With NBA Summer League in full swing, spanning smaller tournaments in Utah and Sacramento plus the main event featuring all 30 teams in Las Vegas, Basketball Insiders has you covered. Today, we’re taking a look at the early studs and duds of summer – guys who, during the earliest and generally most important part of the tournament, are either impressing beyond expectations or really disappointing.
This can be a tough area to parse at times. Statistics are only of limited use in small samples like summer tournaments. The very best performers will stick out here, and extreme outliers can definitely tell us something, but it also takes a careful eye to identify which guys are meeting the kinds of expectations placed on them – which are often very different from team to team and player to player. With that said, let’s dive in.
Trevon Bluiett, New Orleans Pelicans
Bluiett, an undrafted 23-year-old out of Xavier, had declared for both the 2016 and 2017 drafts before withdrawing and returning to school. He was passed over after running out of eligibility, but he’s quickly making himself known in Las Vegas.
Bluiett burst onto the scene for the Pelicans, scoring a blistering 50 points in his first two games – both off the bench, no less. He put 24 on the Raptors on just 10 shots and 19 minutes on the court, canning 6-of-8 from the three-point line. A day later, he went 6-for-10 from deep en route to 26 points in 21 minutes in a rout of the Miami HEAT.
The 6-foot-5 shooting guard cooled off a bit in his third outing, with “just” 13 points, but he’s still shooting 60 percent for the tournament and has committed just three total turnovers in three games.
“Just playing regular basketball,” Bluiett told Basketball Insiders after his second game. “Just playing in the flow.”
Bluiett is an unrestricted free agent at the moment, and it’ll be interesting to see if a team looks his way. He’s a bit on the older side for a summer league breakout at 23, but the league has begun to come around more recently to guys in that vein.
Trae Young, Atlanta Hawks
Young is a perfect example of the way stats can, at times, be misleading in summer tournaments like these – particularly shooting numbers, which are prone to big swings over tiny samples. The fifth overall pick in the 2018 draft has really struggled shooting the ball, both in Utah and in Las Vegas, but while there’s certainly cause for concern there, it’s the other elements of his game that have us listing him as a stud here.
Through two games in Vegas, Young has racked up 14 assists compared to just six turnovers, an excellent ratio – and one that’s more sustainable over the long run than missed shots that he’s shown he’s capable of making. He’s getting to the free throw line a ton, with 29 attempts in five summer games across both venues, another positive and generally sustainable sign. And while there aren’t any stats to back it up at the summer league level, Young has shown a strong work ethic and mostly decent positioning defensively, a surprise benefit for a guy many projected to struggle heavily on that end against NBA athleticism.
There’s still some reason be skeptical about the shooting, and perhaps about Young’s ability to consistently create separation against strong NBA defenders. But some of the worries at this point are overstated.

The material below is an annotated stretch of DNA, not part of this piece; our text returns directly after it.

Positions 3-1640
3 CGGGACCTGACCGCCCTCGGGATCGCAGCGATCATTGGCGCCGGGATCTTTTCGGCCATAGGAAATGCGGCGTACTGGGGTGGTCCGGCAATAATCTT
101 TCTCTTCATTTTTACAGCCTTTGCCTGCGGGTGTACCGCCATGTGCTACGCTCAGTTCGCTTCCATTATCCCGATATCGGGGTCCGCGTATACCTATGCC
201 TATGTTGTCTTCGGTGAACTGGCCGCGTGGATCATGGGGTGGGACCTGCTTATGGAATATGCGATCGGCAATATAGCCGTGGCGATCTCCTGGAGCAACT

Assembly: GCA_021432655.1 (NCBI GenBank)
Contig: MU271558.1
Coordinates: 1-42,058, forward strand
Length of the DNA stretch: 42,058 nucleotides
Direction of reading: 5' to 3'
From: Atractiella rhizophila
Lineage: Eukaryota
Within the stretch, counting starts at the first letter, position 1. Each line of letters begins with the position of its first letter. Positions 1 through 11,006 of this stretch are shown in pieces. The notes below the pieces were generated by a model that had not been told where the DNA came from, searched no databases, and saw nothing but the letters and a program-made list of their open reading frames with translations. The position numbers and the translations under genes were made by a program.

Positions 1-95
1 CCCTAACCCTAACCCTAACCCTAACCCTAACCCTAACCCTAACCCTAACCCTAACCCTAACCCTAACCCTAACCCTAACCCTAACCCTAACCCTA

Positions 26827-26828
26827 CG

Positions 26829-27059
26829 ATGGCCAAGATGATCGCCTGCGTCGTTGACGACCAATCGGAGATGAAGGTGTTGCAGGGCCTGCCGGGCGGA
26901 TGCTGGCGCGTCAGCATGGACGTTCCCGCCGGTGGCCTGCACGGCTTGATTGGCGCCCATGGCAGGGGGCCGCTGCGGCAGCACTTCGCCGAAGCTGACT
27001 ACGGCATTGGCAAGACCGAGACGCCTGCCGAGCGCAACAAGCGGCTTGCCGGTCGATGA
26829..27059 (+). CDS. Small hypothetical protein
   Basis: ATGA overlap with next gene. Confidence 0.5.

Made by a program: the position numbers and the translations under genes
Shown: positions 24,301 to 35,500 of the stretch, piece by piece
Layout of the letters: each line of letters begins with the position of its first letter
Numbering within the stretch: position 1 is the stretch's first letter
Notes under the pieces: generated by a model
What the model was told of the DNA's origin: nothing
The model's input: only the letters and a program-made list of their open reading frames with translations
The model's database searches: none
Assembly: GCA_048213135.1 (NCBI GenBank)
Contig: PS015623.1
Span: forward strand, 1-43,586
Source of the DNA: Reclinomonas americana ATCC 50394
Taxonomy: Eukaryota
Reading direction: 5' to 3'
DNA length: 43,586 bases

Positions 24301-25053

Dragan Bender, Phoenix Suns
The fourth overall pick in the 2016 draft, Bender never really stood out at his first two summer leagues – but he is this time around, and for all the wrong reasons.
Remember how shooting stats can be deceiving in these tournaments? Well, Bender is pushing a pretty sizable sample at this point and challenging that notion. Through his first two games in Vegas this year, he’s now shooting an embarrassing 32.6 percent from the field in 12 summer league games dating back to 2016. This year has been his worst showing of the three, as well – as of this writing, he had attempted just 12 shots and made just two.
Bender isn’t rebounding particularly well, isn’t creating for others, and outside the occasional highlight-reel weak side block, he’s not standing out defensively either. To say this is worrying would be an understatement – Bender is a third-year lottery pick playing in summer league, and guys in that position should be dominating. This kind of completely invisible performance should spark some serious concerns about his future in Phoenix if he doesn’t turn it around quickly.
Henry Ellenson, Detroit Pistons
The theme stays consistent here with Ellenson, who like Bender is in his third summer league after going in the top-20 of the 2016 draft. Unlike Bender, Ellenson had at least shown some signs of life in previous years – he averaged 17 points and seven rebounds last year in Vegas on a respectable enough 44 percent shooting, albeit while taking a ton of shots.
This year? He’s chucking to an almost insane level, and it isn’t working out. Ellenson has taken a ridiculous 49 shots in three games, making just 14 of them – that’s 28.5 percent, for the folks counting at home. He’s pulling down boards, which is good, but he’s also turned the ball over a ludicrous 16 times in those three games, or over five times per game.
For a guy like Ellenson, the 18th pick in 2016, this just isn’t good enough. He’s 21 now, older than many of the guys he’s playing against, and this kind of inefficiency is really concerning. The Pistons had better be hoping this is a huge outlier, to say the least.
Keep up with Basketball Insiders through the remainder of 2018 NBA Summer league for more on-site videos, updates and articles.